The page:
abacot ranger (streicher)
ABOVE: Abacot Ranger drake with Welsh Harlequin ducks. This mix produced the first lot of Abacot Ranger females for koljash.
LEFT: The Abacot Ranger drake in full nuptial plumage is extremely eye catching.
CREATED BY: Mr Oscar Grey of Colchester, UK, in 1917.
DEVELOPED: Using Khaki Campbell 'sports' and Indian Runner blood, the Abacot Ranger is not dissimilar to the Welsh Harlequin.
GENETICALLY : Harlequin phase dusky (md, li^h), the Abacot Ranger belongs to the 'silver' phase family.
The absence of the brown dilution gene being the main difference to a Welsh Harlequin, and allows a brightly coloured speculum (violet/green)
WEIGHT: APS 2 notes 2.50 - 2.70 kg (5.5 - 6 lb) for drakes, and 2.25 - 2.5 kg (5 - 5.5 lb) for ducks.
EGGS: Similar output to Khaki Campbell and Welsh Harlequin.
In Australia note: the Abacot Ranger (AR) is often mistaken for a Welsh Harlequin (WH) , and vice versa. The APS2 notes that blue wing bars in a WH is a serious defect. This is in line with the British Waterfowl standards; in the USA, they have both 'gold' (with brown dilution) and 'silver' (without brown) Harlequins. Our birds are bred along the UK standards.
An excellent article written by Megg Miller in Australasian Poultry (Vol 13.no.6) details the differences between the two breeds in more detail.
The drake pictured above carries one brown dilution gene, meaning that he will always produce Harlequin ducks (female), even when bred to Abacot females. In 2014, koljash bred this drake to WH females, producing 'pure' AR and WH females - the brown dilution is sex linked - and WH and AR drakes. The WH drakes are pure as they need 2 doses of the recessive brown dilution to express. The AR drakes however carry a recessive brown dilution allele from their WH mums; therefore genetically identical to their dad
The next stage is to eliminate the brown dilution in the AR drakes ie, to make them pure for AR. Bred to AR females, a percentage of drakes will not carry the WH/brown dilution. The single dose of brown is near impossible to distinguish from a drake without brown; test mating will be required to confirm this.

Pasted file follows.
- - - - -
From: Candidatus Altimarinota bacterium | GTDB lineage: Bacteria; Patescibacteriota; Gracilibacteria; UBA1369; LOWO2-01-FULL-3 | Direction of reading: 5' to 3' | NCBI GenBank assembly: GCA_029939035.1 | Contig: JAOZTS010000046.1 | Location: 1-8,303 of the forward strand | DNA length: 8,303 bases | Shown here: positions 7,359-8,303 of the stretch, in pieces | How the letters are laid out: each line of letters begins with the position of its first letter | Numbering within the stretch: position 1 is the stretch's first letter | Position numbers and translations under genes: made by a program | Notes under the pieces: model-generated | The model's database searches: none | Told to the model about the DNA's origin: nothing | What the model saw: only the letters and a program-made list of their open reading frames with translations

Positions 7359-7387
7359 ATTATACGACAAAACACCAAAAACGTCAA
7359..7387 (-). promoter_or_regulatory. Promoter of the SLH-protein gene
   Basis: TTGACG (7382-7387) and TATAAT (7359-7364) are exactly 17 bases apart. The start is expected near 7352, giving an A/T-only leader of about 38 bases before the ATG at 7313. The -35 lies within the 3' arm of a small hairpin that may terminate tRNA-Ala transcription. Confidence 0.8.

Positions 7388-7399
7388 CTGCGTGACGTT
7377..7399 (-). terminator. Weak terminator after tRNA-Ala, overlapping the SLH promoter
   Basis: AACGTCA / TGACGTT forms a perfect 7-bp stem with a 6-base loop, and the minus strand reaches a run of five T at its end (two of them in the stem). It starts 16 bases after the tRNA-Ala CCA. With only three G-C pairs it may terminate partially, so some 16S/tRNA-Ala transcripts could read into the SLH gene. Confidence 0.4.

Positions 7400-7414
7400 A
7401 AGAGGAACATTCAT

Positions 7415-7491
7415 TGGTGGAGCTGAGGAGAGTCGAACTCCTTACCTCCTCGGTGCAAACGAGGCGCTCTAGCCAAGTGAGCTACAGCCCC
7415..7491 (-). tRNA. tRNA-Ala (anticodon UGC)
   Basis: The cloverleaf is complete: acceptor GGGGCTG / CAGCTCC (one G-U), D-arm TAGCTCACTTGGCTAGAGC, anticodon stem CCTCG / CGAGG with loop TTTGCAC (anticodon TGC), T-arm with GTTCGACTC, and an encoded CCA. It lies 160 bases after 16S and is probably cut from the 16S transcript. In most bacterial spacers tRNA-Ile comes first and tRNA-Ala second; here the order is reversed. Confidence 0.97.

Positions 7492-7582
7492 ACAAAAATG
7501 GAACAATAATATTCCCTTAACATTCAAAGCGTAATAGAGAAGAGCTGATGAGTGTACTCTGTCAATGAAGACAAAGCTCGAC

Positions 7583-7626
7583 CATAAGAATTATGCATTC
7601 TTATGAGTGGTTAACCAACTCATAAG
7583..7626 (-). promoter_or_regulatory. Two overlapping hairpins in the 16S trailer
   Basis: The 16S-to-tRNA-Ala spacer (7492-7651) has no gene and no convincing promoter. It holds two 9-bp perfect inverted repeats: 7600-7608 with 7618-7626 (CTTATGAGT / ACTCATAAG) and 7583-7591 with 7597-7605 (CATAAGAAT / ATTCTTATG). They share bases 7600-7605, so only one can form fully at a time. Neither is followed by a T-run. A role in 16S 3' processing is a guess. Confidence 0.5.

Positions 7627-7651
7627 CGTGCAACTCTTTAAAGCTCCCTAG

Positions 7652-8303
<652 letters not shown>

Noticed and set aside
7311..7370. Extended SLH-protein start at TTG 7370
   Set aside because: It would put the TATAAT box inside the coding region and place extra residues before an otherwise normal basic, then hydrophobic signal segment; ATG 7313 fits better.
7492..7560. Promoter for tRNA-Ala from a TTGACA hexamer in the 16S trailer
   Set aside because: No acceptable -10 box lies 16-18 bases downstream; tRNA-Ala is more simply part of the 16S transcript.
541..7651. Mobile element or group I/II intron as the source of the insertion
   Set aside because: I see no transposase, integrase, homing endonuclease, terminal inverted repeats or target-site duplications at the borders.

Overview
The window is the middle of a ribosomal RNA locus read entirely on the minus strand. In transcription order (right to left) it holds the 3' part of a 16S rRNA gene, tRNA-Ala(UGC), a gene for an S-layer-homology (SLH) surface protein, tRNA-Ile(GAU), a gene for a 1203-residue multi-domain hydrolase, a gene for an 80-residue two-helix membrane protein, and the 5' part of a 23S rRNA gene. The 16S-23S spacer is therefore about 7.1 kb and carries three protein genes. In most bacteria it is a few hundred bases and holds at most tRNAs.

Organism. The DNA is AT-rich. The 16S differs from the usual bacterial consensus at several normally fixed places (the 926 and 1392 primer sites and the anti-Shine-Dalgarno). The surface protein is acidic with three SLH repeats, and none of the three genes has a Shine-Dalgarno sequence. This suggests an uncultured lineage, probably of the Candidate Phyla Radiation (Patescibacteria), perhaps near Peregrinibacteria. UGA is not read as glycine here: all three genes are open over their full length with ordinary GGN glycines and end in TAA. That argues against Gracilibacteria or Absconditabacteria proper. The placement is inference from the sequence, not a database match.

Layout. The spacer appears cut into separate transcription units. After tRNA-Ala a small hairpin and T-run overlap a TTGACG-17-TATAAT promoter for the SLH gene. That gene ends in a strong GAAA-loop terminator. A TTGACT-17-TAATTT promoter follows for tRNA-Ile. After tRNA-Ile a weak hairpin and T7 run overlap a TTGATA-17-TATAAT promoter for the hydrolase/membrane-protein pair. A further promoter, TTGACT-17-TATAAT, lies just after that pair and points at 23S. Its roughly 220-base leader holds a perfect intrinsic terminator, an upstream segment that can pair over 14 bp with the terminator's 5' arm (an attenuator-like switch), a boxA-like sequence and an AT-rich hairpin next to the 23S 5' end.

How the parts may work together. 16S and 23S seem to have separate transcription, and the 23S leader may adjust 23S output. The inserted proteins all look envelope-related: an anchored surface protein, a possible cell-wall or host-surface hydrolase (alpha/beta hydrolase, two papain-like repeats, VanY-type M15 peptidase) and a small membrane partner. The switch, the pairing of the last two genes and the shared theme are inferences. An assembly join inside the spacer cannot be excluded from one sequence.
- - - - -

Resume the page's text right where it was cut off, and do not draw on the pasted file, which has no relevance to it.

WH and AR ducklings - it's not possible to tell whether they carried brown dilution until they started to feather up.
Young female WH and AR ducks - remaining similar enough in juvenile plumage; the WH have a green/bronze wing bar as opposed to the AR's violet/green. The central 'splosh' of colour on the body (seen in the pics below) is also further diluted in the WH females.
CLOCKWISE from Left:
While Abacot Rangers ducks have a mostly white body, they retain the darker, central feather 'splosh'. These are young birds, with further changes in the coming months. The iridescent green of the drake's head can be noted on the Abacot drake here. The Harlequin drake behind him is several weeks younger and only just colouring up.
Abacot (left) and Harlequin (right) young drakes display the extended claret and frosted feathers typical of the harlequin phase. Here, the dull bronze/green speculum of the Harlequin drake can be seen. Note that both drakes have a fully enclosed neck ring, a feature of their genotype, and part of the breed's standard
A group of Abacot Rangers is quite a striking sight. They do not fly, and are active foragers. The bird at far right is a Welsh Harlequin drake; he is younger than the other drakes and still has most of his juvenile plumage.